Functional traits are directly or indirectly linked to ecological processes leading to agroecosystem properties. Several trait can be involved in one process and one trait can participate in several processes. Thus, a given trait can only predict ecosystem properties value as long as every other traits have fixed values and processes occur at a fixed rate. CART regressions were particularly relevant to overcome this issue. For example, our results show that high WUE efficiency could be achieved by plants with LNC over 50 mg g−1 or, alternatively, with low LNC if total leaf area was above 500 cm2. Similarly, late maturing species matched high yield, but early maturing species were still able to achieve GY up to 1.6 t ha−1 if they had high TSW (>=164 g) and LNC above 40 mg g−1. In addition, plant traits which are determinant for good performance in one property could be disadvantageous for another when they are combined with other traits. For example, long crop duration is in favor of GY and %Ndfa but could end up to 80% YR under weed infestation among species with large leaflets. It is therefore difficult to define one ideal combination of plant functional traits which would maximize all ecosystem properties. TSW participated in the prediction of most agroecosystem properties. However, we found that prediction of ecosystem properties did not rely on the central traits used for the quantification of each axis alone. Leaflet length was found more relevant than plant height to predict competitive ability against weeds and days to maturity a better predictor than SLA for prediction of pulse productivity as indicated by CART results for prediction of biomass and grain yield performances.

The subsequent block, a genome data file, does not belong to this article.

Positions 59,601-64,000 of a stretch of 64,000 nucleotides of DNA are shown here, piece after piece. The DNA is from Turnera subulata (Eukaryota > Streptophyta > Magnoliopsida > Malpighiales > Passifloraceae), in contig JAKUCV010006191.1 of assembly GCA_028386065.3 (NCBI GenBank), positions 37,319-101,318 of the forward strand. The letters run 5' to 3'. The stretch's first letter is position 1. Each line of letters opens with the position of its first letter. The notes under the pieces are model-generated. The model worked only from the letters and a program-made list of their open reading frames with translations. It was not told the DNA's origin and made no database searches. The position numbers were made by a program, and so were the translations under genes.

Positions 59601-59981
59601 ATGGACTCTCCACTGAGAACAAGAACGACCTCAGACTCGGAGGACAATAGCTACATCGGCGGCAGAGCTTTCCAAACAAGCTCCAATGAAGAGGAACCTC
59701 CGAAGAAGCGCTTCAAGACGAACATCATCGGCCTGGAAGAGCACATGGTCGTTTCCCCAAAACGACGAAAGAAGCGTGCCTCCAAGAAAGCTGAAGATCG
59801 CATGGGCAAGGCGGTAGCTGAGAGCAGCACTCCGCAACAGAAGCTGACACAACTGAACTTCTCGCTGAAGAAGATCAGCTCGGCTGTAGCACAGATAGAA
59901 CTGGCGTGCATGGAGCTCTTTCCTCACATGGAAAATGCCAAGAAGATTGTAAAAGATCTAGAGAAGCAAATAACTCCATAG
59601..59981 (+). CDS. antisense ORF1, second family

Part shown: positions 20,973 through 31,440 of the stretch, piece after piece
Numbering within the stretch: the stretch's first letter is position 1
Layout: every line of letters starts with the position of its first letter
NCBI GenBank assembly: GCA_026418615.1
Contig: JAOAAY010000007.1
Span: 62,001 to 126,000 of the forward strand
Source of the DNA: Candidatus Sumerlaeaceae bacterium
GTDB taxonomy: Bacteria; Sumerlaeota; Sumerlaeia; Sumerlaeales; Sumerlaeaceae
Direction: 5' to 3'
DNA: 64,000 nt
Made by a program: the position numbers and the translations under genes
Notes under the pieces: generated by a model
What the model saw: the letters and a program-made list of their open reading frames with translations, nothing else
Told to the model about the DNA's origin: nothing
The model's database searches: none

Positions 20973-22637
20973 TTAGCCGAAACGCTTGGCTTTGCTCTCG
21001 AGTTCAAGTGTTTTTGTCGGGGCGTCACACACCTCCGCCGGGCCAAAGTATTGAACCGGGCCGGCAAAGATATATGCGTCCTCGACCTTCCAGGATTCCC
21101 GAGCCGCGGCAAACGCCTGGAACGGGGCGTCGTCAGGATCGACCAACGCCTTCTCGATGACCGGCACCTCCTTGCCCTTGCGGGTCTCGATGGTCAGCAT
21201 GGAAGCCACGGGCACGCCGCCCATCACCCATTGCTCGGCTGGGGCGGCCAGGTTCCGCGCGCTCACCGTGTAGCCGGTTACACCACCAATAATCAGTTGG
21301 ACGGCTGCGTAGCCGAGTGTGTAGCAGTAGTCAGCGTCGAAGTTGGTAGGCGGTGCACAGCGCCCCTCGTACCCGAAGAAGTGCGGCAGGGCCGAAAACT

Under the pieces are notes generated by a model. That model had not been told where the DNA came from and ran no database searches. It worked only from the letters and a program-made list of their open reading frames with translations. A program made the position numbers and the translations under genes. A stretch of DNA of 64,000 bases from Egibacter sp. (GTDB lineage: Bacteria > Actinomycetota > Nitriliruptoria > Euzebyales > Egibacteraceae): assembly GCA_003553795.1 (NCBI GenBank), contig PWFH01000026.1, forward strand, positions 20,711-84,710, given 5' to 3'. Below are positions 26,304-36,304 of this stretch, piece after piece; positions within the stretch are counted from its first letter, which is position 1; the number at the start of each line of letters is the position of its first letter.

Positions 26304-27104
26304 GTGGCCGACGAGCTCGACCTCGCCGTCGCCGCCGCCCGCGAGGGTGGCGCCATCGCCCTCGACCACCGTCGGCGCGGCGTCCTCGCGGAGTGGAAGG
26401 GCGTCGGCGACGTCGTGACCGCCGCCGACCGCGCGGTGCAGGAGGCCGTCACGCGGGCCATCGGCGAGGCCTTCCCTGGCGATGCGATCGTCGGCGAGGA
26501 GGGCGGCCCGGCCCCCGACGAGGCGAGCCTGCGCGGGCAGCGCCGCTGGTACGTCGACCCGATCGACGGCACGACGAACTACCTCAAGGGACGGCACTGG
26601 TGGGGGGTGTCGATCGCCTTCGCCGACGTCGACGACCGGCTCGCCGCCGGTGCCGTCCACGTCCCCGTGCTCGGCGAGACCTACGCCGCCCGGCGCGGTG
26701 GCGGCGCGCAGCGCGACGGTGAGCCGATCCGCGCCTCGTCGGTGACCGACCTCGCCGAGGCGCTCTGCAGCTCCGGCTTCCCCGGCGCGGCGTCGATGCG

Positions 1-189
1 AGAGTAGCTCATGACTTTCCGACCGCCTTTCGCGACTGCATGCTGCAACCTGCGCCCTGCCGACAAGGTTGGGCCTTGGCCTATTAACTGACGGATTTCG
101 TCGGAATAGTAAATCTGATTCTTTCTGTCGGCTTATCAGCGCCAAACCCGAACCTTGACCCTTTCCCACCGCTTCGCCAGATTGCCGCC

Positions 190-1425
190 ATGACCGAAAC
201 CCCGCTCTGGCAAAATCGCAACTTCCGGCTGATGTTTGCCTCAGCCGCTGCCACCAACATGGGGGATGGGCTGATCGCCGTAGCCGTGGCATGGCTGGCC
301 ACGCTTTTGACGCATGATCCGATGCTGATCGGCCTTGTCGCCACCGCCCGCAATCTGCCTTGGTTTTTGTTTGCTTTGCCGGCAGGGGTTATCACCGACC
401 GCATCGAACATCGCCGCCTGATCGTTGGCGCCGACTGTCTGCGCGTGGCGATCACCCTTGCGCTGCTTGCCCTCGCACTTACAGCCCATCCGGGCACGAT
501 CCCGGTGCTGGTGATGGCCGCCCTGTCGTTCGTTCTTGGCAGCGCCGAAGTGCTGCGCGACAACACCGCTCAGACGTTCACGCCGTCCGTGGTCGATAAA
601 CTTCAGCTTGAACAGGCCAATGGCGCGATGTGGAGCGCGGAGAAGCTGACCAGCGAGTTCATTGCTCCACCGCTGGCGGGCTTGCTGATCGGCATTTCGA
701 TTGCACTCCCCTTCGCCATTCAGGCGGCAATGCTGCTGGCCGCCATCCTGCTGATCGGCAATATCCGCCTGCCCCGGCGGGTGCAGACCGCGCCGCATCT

The first targeted ecosystem service was food production under dry conditions. The objective was not to differentiate pulse species by their drought resistancebut rather by their ability to maintain high production rate under drought, which is a more relevant trait for food production. WUE is a good candidate for that purpose even though it is not the only driver of effective use of available water or drought resistance. Over the 28 species considered here, high WUE was observed mainly for species with high LNC. LNC at anthesis and grain yield under drought have been previously found to be strongly linked54. Indeed, when nutrient uptake is limited by water availability55, remobilization of N from vegetative tissues becomes particularly important for grain growth56. Moreover, high LNC is usually associated to the “stay green” type. More especially in case of terminal drought, it has been shown that if LNC declines to a critical threshold, leaf senescence will set up54,57. It is therefore not surprising that N leaf status is very closely related to the longevity of photosynthetic organs58,59. In case of terminal drought, high LNC maintains photosynthetic capacity for longer, sometimes leading to higher grain yield, and allows greater N remobilization. Furthermore, species with low LNC were more likely to have high WUE if associated with large leaf area. Although large leaf area may cost more water loss, it is also possible that it would result in more remaining photosynthesis area at the end of the drought stress period, thus allowing to achieve higher yields. WUE was poorly represented in the PCA. Because of this positioning, it could hardly be associated with other properties. Understanding its interaction with grain yield could have been particularly interesting for breeding purposes. Grain yield was not predicted with the same set of traits than WUE except for LNC (LNC is important for pod filling whatever water conditions are). Seed weight (TSW) was a good predictor of grain yield. Indeed, seed size is expected to be positively correlated with seedling biomass60,61, plant height and reproductive effort62. Seed size might also have been a result of agronomic selection such as erect habit, characteristic of most high yielding species and a trait highly related to domestication63.